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'Heroin in Ireland is an economic massacre - we have to find a new solution'

Grace Dyas and Rachael Keogh – author of Dying To Survive – want their new play about heroin to spark change in Ireland.

Grace Dyas

I KNOW YOU see drug users every day on our streets. Their faces are different to yours. They are thin. They look in pain.

You’re scared. You’re asked for money as you sit in cafés. You put your foot on your handbag under the table. You try to casually pick up your iPhone.

Sometimes you give money; sometimes you don’t. It’s always a complicated decision. You don’t understand. You’re afraid.

You haven’t been given the tools to know what to do. You don’t hear about drugs from politicians on your doorstep. You live with drug users in your home. Alcohol, prescription drugs; sometimes recreational drugs, when they need re-creating.

They are your mother or father, your sister or your brother. If it gets out of control and they need help, they can pay for it. When you leave your house, you feel safe.

Ireland’s relationship with heroin

In 2010 I wrote the play Heroin. It was critically acclaimed and award winning. But eight years later, it’s as crushingly relevant as ever. 

The play views the past 60 years of Ireland’s relationship with heroin. Only 1,000 people will get to see it. Those 1,000 people will be from all social backgrounds. Some will be middle class people, there because they feel upset, demoralised and powerless seeing the heroin problem on their streets over the past few years.

Some will be older citizens, deflated from seeing the problem go in cycles of crisis, promises of action, reports with recommendations not acted upon for years and years and years.

Some will be doctors, lawyers, priests, guards who deal with addiction everyday, some will be young people, here to see something that might help them navigate the peer pressure of drug taking. Some will here to see their story acted out, the power of being represented.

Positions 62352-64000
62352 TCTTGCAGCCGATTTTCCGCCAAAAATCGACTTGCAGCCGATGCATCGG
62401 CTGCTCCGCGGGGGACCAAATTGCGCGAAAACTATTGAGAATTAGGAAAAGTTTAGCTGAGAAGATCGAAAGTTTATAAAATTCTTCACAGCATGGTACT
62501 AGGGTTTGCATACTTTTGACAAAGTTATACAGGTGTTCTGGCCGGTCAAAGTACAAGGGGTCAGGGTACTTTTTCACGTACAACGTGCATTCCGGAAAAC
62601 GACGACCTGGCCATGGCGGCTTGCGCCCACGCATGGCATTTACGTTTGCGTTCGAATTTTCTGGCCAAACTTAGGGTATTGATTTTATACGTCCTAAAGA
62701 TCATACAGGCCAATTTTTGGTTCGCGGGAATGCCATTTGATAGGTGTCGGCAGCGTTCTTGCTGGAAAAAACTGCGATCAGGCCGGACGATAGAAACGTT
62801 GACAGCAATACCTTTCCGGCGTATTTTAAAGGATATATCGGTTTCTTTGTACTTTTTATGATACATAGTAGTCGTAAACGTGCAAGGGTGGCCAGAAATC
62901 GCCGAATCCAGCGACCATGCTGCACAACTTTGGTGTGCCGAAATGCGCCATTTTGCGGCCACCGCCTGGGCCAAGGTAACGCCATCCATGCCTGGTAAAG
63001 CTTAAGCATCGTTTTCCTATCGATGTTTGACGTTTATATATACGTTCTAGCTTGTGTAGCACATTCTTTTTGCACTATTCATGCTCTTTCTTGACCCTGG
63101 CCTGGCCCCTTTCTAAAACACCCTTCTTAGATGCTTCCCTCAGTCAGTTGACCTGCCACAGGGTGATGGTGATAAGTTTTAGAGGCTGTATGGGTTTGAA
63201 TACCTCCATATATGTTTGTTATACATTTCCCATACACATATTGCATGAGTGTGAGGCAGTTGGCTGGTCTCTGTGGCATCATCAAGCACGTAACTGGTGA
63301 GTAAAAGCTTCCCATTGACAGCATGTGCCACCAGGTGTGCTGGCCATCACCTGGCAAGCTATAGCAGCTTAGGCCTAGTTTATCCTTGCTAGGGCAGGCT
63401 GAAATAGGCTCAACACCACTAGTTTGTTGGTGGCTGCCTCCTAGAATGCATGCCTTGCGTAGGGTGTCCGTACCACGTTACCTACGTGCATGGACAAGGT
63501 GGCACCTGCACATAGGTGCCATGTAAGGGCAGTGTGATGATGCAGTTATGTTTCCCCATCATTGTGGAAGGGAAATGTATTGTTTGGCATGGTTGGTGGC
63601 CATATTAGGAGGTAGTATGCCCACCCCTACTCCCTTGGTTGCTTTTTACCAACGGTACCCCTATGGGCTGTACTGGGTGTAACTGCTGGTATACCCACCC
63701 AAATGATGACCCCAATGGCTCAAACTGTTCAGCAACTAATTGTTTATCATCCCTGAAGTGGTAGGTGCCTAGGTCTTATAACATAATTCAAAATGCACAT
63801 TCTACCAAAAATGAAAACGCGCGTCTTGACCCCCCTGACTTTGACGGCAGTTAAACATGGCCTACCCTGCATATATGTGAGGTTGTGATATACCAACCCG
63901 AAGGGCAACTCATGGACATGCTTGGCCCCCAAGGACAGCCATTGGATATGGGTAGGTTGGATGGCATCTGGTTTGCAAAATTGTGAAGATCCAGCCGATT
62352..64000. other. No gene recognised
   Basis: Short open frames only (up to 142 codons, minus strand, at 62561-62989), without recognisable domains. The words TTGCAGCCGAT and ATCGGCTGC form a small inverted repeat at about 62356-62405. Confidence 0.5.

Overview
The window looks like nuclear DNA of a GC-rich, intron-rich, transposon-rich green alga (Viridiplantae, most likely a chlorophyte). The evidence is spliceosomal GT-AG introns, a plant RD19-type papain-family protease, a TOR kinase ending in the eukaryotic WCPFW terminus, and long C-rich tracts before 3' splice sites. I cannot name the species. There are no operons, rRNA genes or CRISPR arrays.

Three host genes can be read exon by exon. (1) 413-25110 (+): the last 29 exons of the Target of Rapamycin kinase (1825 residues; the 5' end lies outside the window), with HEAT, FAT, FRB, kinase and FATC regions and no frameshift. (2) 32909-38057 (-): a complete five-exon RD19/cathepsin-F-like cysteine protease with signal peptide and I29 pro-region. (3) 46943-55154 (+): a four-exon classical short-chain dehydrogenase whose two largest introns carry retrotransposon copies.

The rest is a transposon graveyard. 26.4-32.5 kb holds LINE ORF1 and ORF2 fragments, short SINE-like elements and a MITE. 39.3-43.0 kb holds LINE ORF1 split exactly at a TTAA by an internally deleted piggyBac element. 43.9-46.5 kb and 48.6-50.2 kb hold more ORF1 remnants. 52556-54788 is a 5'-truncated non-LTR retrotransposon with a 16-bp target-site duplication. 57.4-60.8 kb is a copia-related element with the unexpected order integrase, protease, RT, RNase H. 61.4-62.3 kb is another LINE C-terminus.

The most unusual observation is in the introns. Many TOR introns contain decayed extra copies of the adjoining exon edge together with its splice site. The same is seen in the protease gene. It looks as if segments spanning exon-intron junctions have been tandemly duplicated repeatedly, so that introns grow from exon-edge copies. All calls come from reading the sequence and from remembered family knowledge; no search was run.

It’s an economic massacre. There are 30 detox beds available in Ireland today. That’s the most there has ever been.

In 2015, 695 people died from drug addiction. In the same year, 425 people died by suicide and there were 196 road deaths, but the lives of those who die from addiction aren’t represented in national campaigns.

A full 72% of the prison population are there because of drug related crime. Most have had traumatic childhoods. It costs 22,000 a year to house a drug user.

In 2010, when I first produced this play, it ended where it started. It was a hopeless cycle because that’s how things were. I hoped the play would make people angry. In that anger I hoped a creativity would emerge.

Talking solutions

For 60 years, our approach to drugs has been dividing us as Irish citizens and making the space between us ever more entrenched. Attending this play is an opportunity to come together. To hear about the solutions we know will work.

We will hear about promises which are being fulfilled among us. In Portugal, they have decriminalised drugs and drugs users and now they only have four overdose deaths a year compared to our 695. Portuguese people rejected the failed ‘war on drugs’ and took back their cities by caring for their traumatised, vulnerable and sick children.

I promise, by October 2020, we will have solved the drugs crisis in our country. Is that an extravagant promise? I don’t think so.

Promises such as those have been fulfilled by us before: the Ryan report, marriage equality, repeal. This is an invitation to come together and talk about rising. About reviving our power to do something different.

It’s an opportunity in Ireland to become WE again.

Heroin will be performed in the O’Reilly Theatre in Belvedere College, Dublin this week – 24, 25 and 26 September 2018. Written by Grace Dyas, with additional writing by Rachael Keogh, and devised by Dyas, Keogh, Barry O’Connor and Lauren Larkin in collaboration with Tony May, Mark Kenny, William Lennon, Graham Ryall and the staff and clients of Rialto Community Drug Team and the communities of Fatima Mansions, Dolphin House and Ballymun.

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Grace Dyas

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